Bright-sided: How the Relentless Promotion of Positive Thinking Has Undermined America
A sharp-witted knockdown of America’s love affair with positive thinking and an urgent call for a new commitment to realism
Americans are a “positive” people—cheerful, optimistic, and upbeat: this is our reputation as well as our self-image. But more than a temperament, being positive, we are told, is the key to success and prosperity.
In this utterly original take on the American frame of mind, Barbara Ehrenreich traces the strange career of our sunny outlook from its origins as a marginal nineteenth-century healing technique to its enshrinement as a dominant, almost mandatory, cultural attitude. Evangelical mega-churches preach the good news that you only have to want something to get it, because God wants to “prosper” you. The medical profession prescribes positive thinking for its presumed health benefits. Academia has made room for new departments of “positive psychology” and the “science of happiness.” Nowhere, though, has bright-siding taken firmer root than within the business community, where, as Ehrenreich shows, the refusal even to consider negative outcomes—like mortgage defaults—contributed directly to the current economic crisis.
With the mythbusting powers for which she is acclaimed, Ehrenreich exposes the downside of America’s penchant for positive thinking: On a personal level, it leads to self-blame and a morbid preoccupation with stamping out “negative” thoughts. On a national level, it’s brought us an era of irrational optimism resulting in disaster. This is Ehrenreich at her provocative best—poking holes in conventional wisdom and faux science, and ending with a call for existential clarity and courage.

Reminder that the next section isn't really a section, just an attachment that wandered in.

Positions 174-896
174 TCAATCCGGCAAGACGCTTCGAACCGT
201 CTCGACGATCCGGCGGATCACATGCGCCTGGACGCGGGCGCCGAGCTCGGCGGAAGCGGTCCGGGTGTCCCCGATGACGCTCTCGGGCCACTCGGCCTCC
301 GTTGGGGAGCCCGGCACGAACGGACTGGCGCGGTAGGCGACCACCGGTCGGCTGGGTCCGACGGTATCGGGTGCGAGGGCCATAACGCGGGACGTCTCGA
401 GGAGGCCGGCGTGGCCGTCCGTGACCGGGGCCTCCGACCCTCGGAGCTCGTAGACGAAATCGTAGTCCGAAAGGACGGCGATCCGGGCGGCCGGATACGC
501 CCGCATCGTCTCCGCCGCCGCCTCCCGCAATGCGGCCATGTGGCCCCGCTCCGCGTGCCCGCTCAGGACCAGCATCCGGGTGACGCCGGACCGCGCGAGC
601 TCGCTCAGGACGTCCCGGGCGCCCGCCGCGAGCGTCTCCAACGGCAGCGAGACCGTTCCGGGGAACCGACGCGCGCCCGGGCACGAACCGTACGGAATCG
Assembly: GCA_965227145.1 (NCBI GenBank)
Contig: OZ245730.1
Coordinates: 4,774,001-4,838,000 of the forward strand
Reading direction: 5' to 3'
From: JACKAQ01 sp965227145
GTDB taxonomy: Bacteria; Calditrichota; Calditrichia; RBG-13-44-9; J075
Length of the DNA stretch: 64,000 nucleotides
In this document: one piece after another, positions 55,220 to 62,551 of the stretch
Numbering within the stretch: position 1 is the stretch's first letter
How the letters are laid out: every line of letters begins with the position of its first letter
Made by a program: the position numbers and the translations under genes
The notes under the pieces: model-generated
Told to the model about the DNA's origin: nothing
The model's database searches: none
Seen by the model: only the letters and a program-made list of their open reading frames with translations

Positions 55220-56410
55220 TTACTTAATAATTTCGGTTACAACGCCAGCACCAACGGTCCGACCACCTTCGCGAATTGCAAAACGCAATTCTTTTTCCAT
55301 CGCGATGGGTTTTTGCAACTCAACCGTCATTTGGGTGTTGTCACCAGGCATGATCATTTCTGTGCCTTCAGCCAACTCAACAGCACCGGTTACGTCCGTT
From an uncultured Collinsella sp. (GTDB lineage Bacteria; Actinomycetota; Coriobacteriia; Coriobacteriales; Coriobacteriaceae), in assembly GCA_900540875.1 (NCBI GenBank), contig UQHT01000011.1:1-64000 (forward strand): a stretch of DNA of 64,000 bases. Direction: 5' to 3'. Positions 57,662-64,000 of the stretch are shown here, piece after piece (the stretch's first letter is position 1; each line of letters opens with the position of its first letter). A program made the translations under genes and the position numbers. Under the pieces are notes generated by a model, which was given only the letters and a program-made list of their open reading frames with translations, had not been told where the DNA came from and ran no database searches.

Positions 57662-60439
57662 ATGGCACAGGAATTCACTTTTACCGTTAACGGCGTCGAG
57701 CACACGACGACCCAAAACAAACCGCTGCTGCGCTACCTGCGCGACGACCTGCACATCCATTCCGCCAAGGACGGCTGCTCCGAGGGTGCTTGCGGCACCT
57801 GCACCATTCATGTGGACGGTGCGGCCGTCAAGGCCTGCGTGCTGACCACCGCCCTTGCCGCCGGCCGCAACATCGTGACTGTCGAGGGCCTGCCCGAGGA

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LibraryThing ReviewUser Review - bluepigeon - LibraryThing
I have never won the lottery. And clearly, this is because I have never really wanted to win the lottery. And when my friend got cancer, it was because she wanted it, and really, it is a gift, no ... Read full review
LibraryThing ReviewUser Review - GingerbreadMan - LibraryThing
After being diagnosed with breast cancer, and flunking out of various support groups for failing to see it as a gift, Ehrenreich sets out to investigate the notion of positive thinking and it’s ... Read full review
The Bright Side of Cancer
two The Years of Magical Thinking
three The Dark Roots of American Optimism
four Motivating Business and the Business of Motivation
five God Wants You to Be Rich
The Science of Happiness
seven How Positive Thinking Destroyed the Economy
eight Postscript on Post Positive Thinking